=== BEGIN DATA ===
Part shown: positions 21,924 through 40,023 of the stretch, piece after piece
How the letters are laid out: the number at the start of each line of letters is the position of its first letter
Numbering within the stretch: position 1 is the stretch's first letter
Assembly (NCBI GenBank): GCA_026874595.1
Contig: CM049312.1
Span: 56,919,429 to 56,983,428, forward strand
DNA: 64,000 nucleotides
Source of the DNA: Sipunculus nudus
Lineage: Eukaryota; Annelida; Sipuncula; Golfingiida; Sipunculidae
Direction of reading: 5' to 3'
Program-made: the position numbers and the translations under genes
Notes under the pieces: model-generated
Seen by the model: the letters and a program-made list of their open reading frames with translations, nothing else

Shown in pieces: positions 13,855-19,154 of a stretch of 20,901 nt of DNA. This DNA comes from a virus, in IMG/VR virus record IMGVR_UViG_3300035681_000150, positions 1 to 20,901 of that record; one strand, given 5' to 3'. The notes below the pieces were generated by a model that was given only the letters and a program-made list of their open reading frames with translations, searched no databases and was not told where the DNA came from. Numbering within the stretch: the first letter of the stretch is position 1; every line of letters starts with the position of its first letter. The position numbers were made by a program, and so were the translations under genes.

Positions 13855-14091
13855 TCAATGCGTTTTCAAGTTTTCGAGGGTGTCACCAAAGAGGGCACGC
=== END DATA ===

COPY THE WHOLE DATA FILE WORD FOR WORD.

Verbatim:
Part shown: positions 21,924 through 40,023 of the stretch, piece after piece
How the letters are laid out: the number at the start of each line of letters is the position of its first letter
Numbering within the stretch: position 1 is the stretch's first letter
Assembly (NCBI GenBank): GCA_026874595.1
Contig: CM049312.1
Span: 56,919,429 to 56,983,428, forward strand
DNA: 64,000 nucleotides
Source of the DNA: Sipunculus nudus
Lineage: Eukaryota; Annelida; Sipuncula; Golfingiida; Sipunculidae
Direction of reading: 5' to 3'
Program-made: the position numbers and the translations under genes
Notes under the pieces: model-generated
Seen by the model: the letters and a program-made list of their open reading frames with translations, nothing else

Shown in pieces: positions 13,855-19,154 of a stretch of 20,901 nt of DNA. This DNA comes from a virus, in IMG/VR virus record IMGVR_UViG_3300035681_000150, positions 1 to 20,901 of that record; one strand, given 5' to 3'. The notes below the pieces were generated by a model that was given only the letters and a program-made list of their open reading frames with translations, searched no databases and was not told where the DNA came from. Numbering within the stretch: the first letter of the stretch is position 1; every line of letters starts with the position of its first letter. The position numbers were made by a program, and so were the translations under genes.

Positions 13855-14091
13855 TCAATGCGTTTTCAAGTTTTCGAGGGTGTCACCAAAGAGGGCACGC